Gulls, Terns, Skuas 2015

Gulls, Terns and Skuas 2015 
ARCTIC SKUA   Stercorarius parasiticus   Scarce passage visitor
A bird initially seen very close was watched from the Oxenhope Watchpoint as if flew north westwards into the Worth Valley on 25th September. The was ninth Group record.

ROSEATE TERN   Sterna dougallii   Increasingly uncommon migrant and summer visitor; particularly scarce inland
The description of a bird seen at Yeadon Tarn on 21st April 2014, has been accepted by the Group Records Panel, and thus becomes our first record of the species. Perhaps appropriately, it becomes the final example of several such firsts found by the late Tony Gough. 
This record is an addition to the 2014 Report.

COMMON TERN    Sterna hirundo   Passage and summer visitor and uncommon breeder.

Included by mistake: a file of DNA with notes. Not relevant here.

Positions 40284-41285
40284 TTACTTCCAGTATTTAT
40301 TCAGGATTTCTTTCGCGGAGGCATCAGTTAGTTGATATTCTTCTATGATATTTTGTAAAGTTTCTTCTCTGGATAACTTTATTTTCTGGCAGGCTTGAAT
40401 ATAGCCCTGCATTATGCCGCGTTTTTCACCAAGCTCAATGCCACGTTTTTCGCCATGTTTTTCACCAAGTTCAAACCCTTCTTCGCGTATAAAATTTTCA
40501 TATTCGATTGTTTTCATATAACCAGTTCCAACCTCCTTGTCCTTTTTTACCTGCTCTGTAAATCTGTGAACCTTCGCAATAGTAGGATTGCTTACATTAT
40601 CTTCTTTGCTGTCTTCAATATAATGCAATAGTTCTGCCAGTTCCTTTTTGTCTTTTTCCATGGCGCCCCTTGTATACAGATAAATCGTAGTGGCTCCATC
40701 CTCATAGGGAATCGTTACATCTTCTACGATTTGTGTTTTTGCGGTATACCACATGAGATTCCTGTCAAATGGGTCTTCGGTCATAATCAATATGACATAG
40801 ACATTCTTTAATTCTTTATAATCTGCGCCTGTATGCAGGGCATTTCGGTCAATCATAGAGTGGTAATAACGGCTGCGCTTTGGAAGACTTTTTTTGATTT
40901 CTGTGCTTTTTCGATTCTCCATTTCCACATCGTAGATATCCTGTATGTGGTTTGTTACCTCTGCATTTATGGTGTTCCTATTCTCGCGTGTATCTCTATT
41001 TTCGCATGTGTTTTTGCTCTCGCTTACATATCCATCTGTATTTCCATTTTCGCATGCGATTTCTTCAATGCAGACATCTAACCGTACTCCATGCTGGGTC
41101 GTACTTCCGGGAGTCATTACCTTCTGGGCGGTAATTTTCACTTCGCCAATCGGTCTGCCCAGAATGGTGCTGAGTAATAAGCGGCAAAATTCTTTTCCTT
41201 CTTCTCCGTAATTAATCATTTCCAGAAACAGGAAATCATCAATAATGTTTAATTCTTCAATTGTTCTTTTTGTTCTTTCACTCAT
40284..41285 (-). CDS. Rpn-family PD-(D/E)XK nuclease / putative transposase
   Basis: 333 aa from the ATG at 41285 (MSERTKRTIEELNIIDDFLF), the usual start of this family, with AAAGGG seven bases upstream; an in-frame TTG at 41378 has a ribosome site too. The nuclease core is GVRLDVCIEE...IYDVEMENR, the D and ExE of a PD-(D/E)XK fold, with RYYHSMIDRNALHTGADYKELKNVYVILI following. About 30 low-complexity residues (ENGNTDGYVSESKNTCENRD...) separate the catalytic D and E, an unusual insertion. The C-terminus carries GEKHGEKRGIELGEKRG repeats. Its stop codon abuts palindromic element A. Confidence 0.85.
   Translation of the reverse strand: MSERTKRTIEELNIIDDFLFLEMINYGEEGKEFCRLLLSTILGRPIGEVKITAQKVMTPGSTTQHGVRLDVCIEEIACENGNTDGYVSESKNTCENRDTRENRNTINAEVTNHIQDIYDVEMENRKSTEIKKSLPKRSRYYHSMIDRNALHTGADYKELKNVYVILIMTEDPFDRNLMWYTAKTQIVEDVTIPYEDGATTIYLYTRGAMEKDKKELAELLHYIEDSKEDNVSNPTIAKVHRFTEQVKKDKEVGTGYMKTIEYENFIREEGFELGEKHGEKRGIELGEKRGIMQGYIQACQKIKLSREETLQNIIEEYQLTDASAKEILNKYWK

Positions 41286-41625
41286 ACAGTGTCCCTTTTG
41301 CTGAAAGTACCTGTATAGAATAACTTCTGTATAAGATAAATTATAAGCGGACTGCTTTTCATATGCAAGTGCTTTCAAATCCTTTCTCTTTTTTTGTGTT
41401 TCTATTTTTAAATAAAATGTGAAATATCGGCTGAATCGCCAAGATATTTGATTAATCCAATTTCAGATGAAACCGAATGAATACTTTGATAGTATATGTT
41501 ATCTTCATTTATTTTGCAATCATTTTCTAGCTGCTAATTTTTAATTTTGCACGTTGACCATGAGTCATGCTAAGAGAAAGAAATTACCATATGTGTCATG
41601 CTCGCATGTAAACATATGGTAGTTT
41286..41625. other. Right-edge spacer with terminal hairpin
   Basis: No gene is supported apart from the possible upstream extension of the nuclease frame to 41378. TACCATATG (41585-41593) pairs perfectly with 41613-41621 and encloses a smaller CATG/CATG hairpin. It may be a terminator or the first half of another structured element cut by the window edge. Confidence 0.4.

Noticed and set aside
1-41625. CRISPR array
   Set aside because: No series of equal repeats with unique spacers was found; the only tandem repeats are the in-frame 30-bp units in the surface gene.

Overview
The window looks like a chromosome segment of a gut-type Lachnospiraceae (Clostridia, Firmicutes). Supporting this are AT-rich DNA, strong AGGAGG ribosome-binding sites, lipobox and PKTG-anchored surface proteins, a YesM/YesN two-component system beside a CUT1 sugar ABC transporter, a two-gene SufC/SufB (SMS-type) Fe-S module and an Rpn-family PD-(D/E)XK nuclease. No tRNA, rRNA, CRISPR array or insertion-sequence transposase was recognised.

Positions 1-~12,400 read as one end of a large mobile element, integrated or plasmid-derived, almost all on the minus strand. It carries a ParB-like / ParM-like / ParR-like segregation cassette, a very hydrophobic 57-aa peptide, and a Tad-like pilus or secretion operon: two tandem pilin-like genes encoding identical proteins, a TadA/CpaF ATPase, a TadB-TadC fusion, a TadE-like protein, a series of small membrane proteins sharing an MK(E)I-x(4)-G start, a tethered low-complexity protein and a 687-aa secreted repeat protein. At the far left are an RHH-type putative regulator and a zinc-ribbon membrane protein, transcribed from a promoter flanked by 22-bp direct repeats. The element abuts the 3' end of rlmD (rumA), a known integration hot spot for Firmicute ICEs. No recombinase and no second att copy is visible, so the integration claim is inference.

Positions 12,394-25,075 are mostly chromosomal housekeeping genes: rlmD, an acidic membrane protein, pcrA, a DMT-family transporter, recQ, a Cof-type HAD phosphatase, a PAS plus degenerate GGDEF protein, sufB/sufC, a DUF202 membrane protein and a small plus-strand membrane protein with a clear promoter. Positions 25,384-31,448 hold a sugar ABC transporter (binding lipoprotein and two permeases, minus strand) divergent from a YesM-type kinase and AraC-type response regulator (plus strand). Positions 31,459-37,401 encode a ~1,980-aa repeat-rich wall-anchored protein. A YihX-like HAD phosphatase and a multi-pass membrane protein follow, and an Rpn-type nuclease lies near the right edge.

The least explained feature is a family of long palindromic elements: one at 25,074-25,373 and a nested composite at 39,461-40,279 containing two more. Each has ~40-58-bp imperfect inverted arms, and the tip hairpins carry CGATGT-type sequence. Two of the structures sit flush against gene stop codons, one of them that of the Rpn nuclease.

Two birds were seen from 18th to 26th April at Yeadon Tarn and another pair was first reported at Otley Wetland from 21st April. There were numerous sightings of this latter pair throughout the summer.  On two occasions a third bird was thought to be on the reserve, but unfortunately, there were no reports of breeding.  Over a three day period in July, a juvenile briefly joined roosting gulls on the Beckfoot (Bingley) playing fields and two birds were watched as they fished in the canal at Saltaire. The final report was a bird on Soil Hill on 27th July.

ARCTIC TERN   Sterna paradisea   Uncommon passage visitor
On 4th July, a bird resting on the shore at Leeshaw Reservoir remained for another 50 minutes before flying away to the west.
KITTIWAKE    Rissa tridactyla   Uncommon passage/winter visitor
Three birds this year, the first records since 2010.  On 10th May, the first one was seen in the Riddlesden area and then on the 18th an immature bird bathed in Warley Moor Reservoir before continuing its journey northwards.   During a heavy rain shower, the final bird dropped onto Leeshaw Reservoir with several Black-headed Gulls on 20th November. Once the conditions improved it flew away to the west.